Must do, must see Yerevan

YereWineDays: Armenian Wine Ambassadors


This has been the third year in May where for two consecutive days where Saryan Street air is filled with the aroma of wine, crowds and laughter. For the third year, people stroll about with a joyous mood, their eyes brilliant and beaming. At the end of the day strangers get acquainted, a bit drunk and, of course, happy. This is just one example of how Yerevan Wine Days is a real celebration not only for people living in Armenia but also for guests. On these days, you can be sure that wine lovers from all over the world will gather in one place. The mood of the day is red, pink, white, and some are semi-sweet, semi-dry and dry.

The decision was made: my participation in this event should be a learning experience. I like wine, but I know almost nothing about Armenian wine producers and that needs to be corrected. Before my glass was filled with wine, I asked the factory workers at the pavilions to tell the story of the wine they had produced. As a result, I had 3 glasses of wine and 3 interesting stories.

Van Ardi

The first pavilion that I approached was Van Ardi. This factory in 2008 laid the first seedlings in Sasunik village of the Aragatsotn province, and in 5 years began to produce wine. “Van Ardi” means Van Sun. The name is not a coincidence as founders of the company also trace their roots back to Van. In the vineyards of the factory, jazz concerts are often organized. The founder believes that good music is needed not only for people but for the grape seedlings as well.


Wines from founder Smbat Matevosyan were traced back to 1925 in photos. The successful businessman sells all his possessions in Boston and returns to Armenia. In Sardarapat wine orchards were planted, but the dream of producing wine remains incomplete, and the Bolshevik government hampers it. And only in 2008, the descendants were able to restore the vintage grape varieties and carry out the dream of their grandfather.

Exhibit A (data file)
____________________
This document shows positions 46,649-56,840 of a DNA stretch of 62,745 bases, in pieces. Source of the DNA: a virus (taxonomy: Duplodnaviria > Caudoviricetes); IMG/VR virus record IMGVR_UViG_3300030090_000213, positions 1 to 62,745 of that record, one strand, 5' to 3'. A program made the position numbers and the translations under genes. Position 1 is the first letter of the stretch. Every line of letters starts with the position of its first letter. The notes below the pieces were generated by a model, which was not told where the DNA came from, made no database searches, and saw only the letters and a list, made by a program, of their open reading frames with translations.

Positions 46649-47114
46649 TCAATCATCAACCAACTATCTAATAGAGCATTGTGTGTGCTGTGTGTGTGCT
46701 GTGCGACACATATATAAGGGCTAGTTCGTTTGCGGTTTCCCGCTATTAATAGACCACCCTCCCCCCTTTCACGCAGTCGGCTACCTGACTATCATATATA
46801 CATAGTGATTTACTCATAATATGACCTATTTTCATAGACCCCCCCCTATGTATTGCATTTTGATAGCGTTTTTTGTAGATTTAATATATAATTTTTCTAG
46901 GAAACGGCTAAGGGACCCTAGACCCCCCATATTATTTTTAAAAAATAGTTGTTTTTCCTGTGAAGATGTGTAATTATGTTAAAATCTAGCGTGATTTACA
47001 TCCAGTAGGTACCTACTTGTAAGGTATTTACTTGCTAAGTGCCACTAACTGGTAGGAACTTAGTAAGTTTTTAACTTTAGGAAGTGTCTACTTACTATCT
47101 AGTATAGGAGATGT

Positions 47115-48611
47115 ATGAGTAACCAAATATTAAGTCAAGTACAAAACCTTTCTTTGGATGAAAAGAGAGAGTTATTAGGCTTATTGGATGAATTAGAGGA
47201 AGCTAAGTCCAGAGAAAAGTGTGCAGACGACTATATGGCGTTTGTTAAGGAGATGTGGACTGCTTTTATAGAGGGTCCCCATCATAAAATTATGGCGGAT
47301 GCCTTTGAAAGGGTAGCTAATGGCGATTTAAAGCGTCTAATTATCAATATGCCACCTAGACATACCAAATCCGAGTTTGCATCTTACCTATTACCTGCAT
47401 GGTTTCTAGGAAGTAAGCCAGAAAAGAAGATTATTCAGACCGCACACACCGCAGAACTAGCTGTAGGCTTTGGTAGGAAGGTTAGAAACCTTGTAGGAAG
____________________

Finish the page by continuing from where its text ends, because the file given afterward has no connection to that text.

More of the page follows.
This winemaking dynasty takes its roots from grandmother Maran of Khoy. In the 1830s, the family immigrated to Armenia from Persia and settled in Vayots Dzor. Here, in the 1860s, the son of Maran set up vineyards in Artabuni, naming them Maran in honour of his mother.

After my tastings, I walked along the street, events, smiling familiar and unfamiliar faces, and musical performances in different corners mixed with the mood of the day.

Armenian and Artsakh winemakers took part in the wine festival in Yerevan showcasing their 200 wines. The participants proudly tell foreign guests that wine production in Armenia is spoken of in the works of Greek historian Herodotus and Greek philosopher Strabo.

It makes you really proud when you remember that the history of wine production in Armenia goes back for thousands of years. Proof of this can be found in the excavations found at Areni caves of grapes and grape vines. This speaks to the fact that this ancient cradle of wine production and is more than 6,000 years old.

And only at the end of the event, you realize the day’s mission was not wine tasting, but to be ambassadors of our Armenian wines.

Photos by Tigran Ghukasyan, Tatev Manukyan

Read also: Togh’s Melikian Palace: Reality of the Bright Past





Lilit Khachaturyan
Armenia, Yerevan

Hi there, It’s me Lilit! And this is my journey! This blog is one of the best ways to describe my paths. Each and every story reflects what I have seen, felt and experienced. I’m in love with long roads, books and colors I can’t resist sweets and until now I’m scared of grasshoppers and village water closets (WC-s). Welcome to my world.